Tuesday, May 29, 2007

When I am Copyeditor General (pt.1)

How have I written for so long without exploding into a rant about language--specifically, the inability of other people to use it properly?

Well, that changes right now, mister.

I've always found a perverse thrill in discovering typos, grammatical lapses, ambiguous phrasing. The Boy will tell you how many times my perusal of a dinner menu sounds like this:

"Mmm, foie gras ... ohh, boeuf en daube ... ooh! Typo!"

(At such moments, The Boy rolls his eyes and sighs. If he's lucky, I don't get out my purple pen and mark up the offending text.)

I've been (triumphantly) collecting examples for a while, including this one, found in Miami:

Why the quotes? Is it irony? Are they hinting that the job doesn't involve "sales" at all, but merely hanging around and occasionally straightening the t-shirts?

What riled me up today, though, was the oversized postcard waiting in my mailbox:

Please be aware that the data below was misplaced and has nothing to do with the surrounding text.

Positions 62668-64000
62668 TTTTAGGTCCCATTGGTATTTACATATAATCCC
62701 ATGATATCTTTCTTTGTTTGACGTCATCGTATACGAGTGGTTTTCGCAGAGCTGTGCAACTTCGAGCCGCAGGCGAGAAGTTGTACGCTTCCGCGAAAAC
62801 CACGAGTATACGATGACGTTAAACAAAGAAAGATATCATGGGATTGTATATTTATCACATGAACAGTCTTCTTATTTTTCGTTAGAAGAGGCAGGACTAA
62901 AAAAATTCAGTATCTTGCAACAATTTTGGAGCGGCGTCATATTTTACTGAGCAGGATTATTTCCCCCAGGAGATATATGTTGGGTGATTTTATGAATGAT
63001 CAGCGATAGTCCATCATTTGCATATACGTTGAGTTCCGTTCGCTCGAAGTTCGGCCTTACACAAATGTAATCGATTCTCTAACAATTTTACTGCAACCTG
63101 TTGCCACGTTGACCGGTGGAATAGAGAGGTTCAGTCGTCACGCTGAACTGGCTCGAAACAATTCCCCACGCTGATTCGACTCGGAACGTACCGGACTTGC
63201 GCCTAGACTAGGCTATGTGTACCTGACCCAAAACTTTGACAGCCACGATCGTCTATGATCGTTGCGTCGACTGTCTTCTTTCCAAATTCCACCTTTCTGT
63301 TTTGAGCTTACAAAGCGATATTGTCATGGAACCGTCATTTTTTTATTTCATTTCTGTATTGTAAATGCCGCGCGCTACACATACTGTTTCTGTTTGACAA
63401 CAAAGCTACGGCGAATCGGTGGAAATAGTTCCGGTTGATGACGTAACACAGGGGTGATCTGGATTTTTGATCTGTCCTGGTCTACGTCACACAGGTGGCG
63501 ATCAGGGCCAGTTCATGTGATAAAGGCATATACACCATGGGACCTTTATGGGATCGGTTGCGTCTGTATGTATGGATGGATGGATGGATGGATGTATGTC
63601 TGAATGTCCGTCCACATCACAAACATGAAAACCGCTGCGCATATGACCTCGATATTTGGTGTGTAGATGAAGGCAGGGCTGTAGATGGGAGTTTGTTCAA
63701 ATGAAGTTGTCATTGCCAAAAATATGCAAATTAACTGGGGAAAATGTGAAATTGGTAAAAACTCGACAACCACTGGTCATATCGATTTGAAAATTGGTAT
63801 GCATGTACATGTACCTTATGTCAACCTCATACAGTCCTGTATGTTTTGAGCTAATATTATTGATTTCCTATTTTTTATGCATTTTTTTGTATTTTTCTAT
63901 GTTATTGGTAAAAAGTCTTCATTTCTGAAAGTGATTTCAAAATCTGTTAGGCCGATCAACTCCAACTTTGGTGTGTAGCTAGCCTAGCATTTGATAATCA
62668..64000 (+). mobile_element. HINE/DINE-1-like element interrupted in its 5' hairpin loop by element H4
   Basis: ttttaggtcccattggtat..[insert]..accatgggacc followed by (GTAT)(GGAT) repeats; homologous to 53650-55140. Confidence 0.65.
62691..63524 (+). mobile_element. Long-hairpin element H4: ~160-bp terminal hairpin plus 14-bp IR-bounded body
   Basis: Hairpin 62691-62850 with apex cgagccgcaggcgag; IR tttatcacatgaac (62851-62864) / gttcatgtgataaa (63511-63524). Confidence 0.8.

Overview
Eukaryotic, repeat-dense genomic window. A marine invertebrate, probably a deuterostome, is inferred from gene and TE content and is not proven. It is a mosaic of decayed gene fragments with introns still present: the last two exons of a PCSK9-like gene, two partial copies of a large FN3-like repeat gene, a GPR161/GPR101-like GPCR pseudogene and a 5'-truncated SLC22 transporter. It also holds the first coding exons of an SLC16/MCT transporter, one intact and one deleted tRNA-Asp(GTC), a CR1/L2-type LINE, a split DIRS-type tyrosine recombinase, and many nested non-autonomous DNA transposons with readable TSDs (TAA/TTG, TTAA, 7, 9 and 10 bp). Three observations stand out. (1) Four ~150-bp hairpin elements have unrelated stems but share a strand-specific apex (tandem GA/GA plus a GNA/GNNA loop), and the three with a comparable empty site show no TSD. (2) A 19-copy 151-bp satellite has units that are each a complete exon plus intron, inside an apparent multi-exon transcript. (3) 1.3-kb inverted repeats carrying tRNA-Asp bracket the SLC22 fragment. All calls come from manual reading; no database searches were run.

Oh, how nice! My invited what?

Should I be more disturbed than usual because the invite is from the mayor of Medford, promoting his re-election announcement? Is he (or rather his wife, who allegedly wrote the copy) making some subtle indictment of the city's school system?

How many people read this before it went to the printer? And did none of them know the difference between "your" (meaning "belonging to you") and "you're" (meaning "you are")?

And I can't pass up the observation that the mayor cordially invites "you and your family to an old fashioned family barbecue." Wait--I can bring my family to the family barbecue? Really?

So your saying their invited too?

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Blogger Kyle said...

Oh, the delicious irony...

"Is he (or rather his wife, who allegedly wrote the copy) making some subtle inidctment of the city's school system? "

You spelled indictment wrong.


8:10 AM  
Blogger LimeyG said...

I hate you.

I've also fixed it.

8:47 AM  
Blogger -mt said...

Thanks for you're observations. Your so right. Also, its a shame most people still don't know the right use of the apostrophe in the third person forms. Its' unforgivable in the US, but just funny in other countries: see www.engrish.com

1:13 PM  
Blogger Al Belote said...

This is why invitations should just be labeled something like "Invitation" (without the quotes of course).

11:47 PM  

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